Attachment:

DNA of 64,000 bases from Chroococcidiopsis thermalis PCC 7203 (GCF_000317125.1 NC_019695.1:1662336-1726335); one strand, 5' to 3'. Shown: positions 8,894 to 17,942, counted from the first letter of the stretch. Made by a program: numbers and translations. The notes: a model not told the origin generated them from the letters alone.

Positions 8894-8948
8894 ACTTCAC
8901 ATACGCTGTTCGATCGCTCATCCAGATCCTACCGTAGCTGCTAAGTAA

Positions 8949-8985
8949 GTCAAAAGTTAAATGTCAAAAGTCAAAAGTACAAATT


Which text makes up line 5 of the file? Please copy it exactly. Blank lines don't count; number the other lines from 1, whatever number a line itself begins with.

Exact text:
Positions 8949-8985